For example, İ have been in regular contact with a good friend, mother of three children who are just in the prime protest age. I know that each night she worried as her children were out protesting – and what young adolescent person would not have wanted to join in the people’s movement that is (was?) #OccupyGezi. I am sure part of her respects that – but I also know that she’s completely freaked out and horrified that something will happen to her children. Of course, this is not abnormal.
Of course, mothers and protests have a long history. We had the mothers’ movements in Chile, Argentina, El Salvador and China who protested the disappearances or death of their children. During these protests, these anneler often show pictures of their children who are missing and my heart aches just thinking of them, with no way to make peace or create an ending to their ordeals. Let us hope that Turkey will not have the same mother’s movement with respect to any who have disappeared during #OccupyGezi. And, let me say, I am sure there are many more Turkish mothers who have lost children through conflicts between the Turks and the Kurds, lost children serving in the military or lost children during that country’s coup d’états…of course, mothers always lose children.
But let me highlight one aspect of the #OccupyGezi protests that really caught my attention. On the first Thursday night of the protests and police attacks, after the Prime Minister Erdoğan (Karagöz Refers to him, by the way, as ‘Prime Minister Air Jordan’) indicated to his Minister of the Interior that he wanted all of the protesters cleared from the park within 24 hours, and encouraged mothers to bring their children home – as if it was children on the street – and not adolescents and young adults who could give a whit about their anneler (maybe?). As a response, a circle of mothers came for what was dubbed “the mother protest.” They cried “Anneler, burada” (meaning “mothers are here!”) and generally made a wonderful fuss and powerful imagery for those media outlets that DID manage to cover these unprecedented events…you can catch video of this here.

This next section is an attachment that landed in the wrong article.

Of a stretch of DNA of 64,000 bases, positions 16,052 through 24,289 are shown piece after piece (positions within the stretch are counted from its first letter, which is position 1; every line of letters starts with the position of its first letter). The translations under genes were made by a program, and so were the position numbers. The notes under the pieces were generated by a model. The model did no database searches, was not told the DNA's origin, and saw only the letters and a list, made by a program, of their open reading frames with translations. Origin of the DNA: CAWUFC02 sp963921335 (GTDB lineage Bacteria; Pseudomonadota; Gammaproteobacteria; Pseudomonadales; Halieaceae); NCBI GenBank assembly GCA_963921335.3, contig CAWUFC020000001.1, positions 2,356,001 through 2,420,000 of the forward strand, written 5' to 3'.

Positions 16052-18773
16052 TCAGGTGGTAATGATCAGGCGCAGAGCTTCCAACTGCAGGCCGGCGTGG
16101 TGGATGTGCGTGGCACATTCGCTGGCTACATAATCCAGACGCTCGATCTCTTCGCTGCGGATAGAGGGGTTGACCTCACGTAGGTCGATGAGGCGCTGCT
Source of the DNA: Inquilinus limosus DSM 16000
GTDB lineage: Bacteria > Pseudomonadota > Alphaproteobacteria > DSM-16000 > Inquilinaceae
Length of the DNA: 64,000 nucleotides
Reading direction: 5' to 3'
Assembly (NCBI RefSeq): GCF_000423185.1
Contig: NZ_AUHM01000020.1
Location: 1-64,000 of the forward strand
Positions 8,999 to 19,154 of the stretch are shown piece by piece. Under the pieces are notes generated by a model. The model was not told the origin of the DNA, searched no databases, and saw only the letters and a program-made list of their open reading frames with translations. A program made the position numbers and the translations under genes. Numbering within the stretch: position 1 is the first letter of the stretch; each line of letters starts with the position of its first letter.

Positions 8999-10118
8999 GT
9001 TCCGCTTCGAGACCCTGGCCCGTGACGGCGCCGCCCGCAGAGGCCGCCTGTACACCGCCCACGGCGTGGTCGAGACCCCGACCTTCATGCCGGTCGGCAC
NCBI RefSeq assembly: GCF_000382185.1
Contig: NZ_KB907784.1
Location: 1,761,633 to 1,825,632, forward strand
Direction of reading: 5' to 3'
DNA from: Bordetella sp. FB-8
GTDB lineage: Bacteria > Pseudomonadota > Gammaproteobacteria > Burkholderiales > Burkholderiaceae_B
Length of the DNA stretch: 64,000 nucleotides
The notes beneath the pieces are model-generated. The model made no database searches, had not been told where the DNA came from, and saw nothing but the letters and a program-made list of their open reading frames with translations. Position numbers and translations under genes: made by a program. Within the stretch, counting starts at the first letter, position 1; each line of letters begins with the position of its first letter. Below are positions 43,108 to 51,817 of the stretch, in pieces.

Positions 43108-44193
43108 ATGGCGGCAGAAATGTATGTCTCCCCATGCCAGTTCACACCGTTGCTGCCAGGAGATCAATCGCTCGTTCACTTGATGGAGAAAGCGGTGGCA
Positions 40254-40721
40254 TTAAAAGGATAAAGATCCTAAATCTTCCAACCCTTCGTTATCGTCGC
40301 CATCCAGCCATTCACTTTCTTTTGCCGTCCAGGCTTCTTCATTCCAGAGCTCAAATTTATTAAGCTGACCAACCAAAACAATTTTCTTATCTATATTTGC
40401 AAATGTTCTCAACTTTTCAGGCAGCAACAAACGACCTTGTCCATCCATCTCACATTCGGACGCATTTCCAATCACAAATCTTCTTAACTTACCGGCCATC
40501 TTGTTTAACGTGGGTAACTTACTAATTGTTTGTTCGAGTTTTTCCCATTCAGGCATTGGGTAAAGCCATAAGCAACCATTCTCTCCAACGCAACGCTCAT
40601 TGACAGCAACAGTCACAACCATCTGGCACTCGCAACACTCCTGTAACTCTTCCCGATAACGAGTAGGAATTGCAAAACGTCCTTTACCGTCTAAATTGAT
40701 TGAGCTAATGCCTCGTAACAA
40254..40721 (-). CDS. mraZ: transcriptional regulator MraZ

Although I am not – and do not have a Turkish mother – teşekkür ederim Anneler!
- Support 21st June Protest at Turkish Embassy London at 1500-17.30pm : Turkey: Violent Eviction of Gezi Park gives rise to “standing protestors” (democracyandclasstruggle.blogspot.com)
- Turkey is “Still Standing” . New update from Z. (illuminations2012.wordpress.com)
- Gezi Park and The Lingering Gas (katrinkaabroad.com)
- Turkish PM Erdogan Tries to Downplay Occupy Gezi Protests (novinite.com)
- The Karagöz puppets are çapuling from bed rest! (elizcameron.com)
- Update from ‘Z’ in Turkey: Strength Through Standing in Silence (goldenageofgaia.com)
- In Turkey : Mothers form a protective Circle – Divine Feminine ! (illuminations2012.wordpress.com)